This week Jari, my friend, commented that I’m “one of them”. I asked what he meant and he said that I’m one of the few people who still subscribe to physical magazines. The one I had just mentioned I subscribe because my union provides a subscription two magazines out of eleven, and I thought this computer magazine, MikroPC, would be good. I also subscribe to Scientific American.

I like to subscribe to these two magazines. They both have interesting articles, and I probably could subscribe to them digitally and read most of the articles online, but for me having the physical magazine makes me read them more thoroughly. Even if I could subscribe to the magazines for a tablet (and if I had a tablet), I probably wouldn’t. I throw the magazines away after reading, though I do pass the Scienfic Americans to my father-in-law first. (He does the same thing for Tekniikan maailma for me.) This means I don’t collect them, like I used to do for some magazines earlier.

The physical magazine is somehow a collection of interesting articles and other pieces, which somebody has put some effort to compile. This makes it more enticing to read for me than the same articles on the internet, and they are a reminder at home for me that I do have some reading to do. It’s very easy for me to get distracted when I’m on a computer, so I don’t feel I concentrate on the reading that much.

So, for now I’ll subscribe to some magazines, just to get the editing done. I do miss the Mathematical Recreations columns in Scientific American, but there are other good columns in it. even now. When I get a tablet, I’ll probably subscribe to other publications, but on the desktop computer I don’t see the need, and even with a tablet I probably won’t read in the same way.

We also do own a lot of books. I have bought less and less books lately, but I haven’t yet bought a tablet or an ebook reader, for various reasons, mostly having to do with Yet Another Device syndrome and DRM. I will probably get a tablet at some point and hope it can double as a non-DRM ebook reader, which it presumably will, but the time hasn’t yet come. I do use the library a lot, and they loan out physical books still.

I have long venerated the physicality of books – I like them as objects in themselves, as my parents owned (and still own) a lot of books, and like the idea of having a filled bookshelf. I have also thought of physical books as being more permanent than ebooks, but John Scalzi wrote this week about the permanence of books, and that got me thinking. I already consider my “real” music to be on the disk, so why not books? I think I stated the reasons in the previous paragraph, though I still like books. I won’t get rid of all the physical books, but when the DRM problems get solved, and when somebody thinks of publish ebooks usably in Finnish, I’ll get a reader and not look back.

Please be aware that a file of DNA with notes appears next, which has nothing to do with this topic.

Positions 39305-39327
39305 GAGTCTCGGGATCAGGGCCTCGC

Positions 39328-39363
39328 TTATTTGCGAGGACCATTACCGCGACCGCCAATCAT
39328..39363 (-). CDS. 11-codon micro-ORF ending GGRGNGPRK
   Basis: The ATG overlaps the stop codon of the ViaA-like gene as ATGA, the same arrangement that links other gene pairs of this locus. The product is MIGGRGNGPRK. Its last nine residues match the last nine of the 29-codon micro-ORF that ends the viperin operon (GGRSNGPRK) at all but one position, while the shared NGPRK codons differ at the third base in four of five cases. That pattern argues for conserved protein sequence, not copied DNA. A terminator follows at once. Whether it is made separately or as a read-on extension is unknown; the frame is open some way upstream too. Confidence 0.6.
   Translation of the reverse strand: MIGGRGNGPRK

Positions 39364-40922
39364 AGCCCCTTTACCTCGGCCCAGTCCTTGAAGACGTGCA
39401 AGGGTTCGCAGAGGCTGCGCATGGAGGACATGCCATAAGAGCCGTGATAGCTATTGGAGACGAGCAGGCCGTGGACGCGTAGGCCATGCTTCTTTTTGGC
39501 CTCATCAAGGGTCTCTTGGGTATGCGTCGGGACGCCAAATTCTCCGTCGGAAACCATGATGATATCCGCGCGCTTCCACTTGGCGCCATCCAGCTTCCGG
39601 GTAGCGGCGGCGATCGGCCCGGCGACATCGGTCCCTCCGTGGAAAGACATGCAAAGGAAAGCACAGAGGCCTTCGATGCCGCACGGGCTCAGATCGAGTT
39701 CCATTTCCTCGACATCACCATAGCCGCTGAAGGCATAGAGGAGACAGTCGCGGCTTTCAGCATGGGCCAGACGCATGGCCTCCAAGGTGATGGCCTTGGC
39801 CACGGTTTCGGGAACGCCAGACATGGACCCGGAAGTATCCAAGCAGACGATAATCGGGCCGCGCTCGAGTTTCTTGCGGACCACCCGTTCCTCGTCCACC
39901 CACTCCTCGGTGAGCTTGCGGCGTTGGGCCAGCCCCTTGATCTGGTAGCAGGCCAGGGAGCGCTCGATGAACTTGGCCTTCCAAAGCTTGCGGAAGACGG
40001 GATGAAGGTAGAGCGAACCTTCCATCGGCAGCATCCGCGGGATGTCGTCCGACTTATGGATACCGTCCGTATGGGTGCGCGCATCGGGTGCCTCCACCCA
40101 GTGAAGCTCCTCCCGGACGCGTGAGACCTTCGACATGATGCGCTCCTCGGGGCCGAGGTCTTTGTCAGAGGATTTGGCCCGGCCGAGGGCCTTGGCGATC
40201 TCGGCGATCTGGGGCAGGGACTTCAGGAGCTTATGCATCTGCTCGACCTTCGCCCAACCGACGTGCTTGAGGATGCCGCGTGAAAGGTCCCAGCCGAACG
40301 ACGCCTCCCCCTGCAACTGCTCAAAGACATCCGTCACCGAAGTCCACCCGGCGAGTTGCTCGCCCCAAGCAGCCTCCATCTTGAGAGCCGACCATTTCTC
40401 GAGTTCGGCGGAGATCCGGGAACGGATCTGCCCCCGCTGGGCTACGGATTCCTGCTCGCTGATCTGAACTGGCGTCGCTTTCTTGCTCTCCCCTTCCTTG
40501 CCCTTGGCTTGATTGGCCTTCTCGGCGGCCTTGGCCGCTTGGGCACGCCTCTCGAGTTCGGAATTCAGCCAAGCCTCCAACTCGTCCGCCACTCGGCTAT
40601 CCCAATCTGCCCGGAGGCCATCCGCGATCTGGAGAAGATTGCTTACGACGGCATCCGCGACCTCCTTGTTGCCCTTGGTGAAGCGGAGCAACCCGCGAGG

For some things having multiple physical books is a boon, though. I have planned many roleplaying sessions with 5-10 books open at relevant pages and even though an ebook device (or a computer) can of course have that many books open, the display is not as large as my kitchen table or living room floor. (I expect to have a working kitchen table touchscreen in the future, though. This will change things.) So, for that having the books just as ebooks would not be as useful as physical books. Also for some art references it’s good to have multiple books open.

Today I also noticed that I have too many physical media for computer games. I finally threw out the Space Quest collection I had. It didn’t work very well in the Windows XP I tried to run it in last, as the discs said that the game was optimized for MS-DOS and Windows 3.1. As these are not very current systems and I can get the game (rather, games) for current Windows at Good Old Games very cheaply, there’s no point in having the games on cds as badly working versions.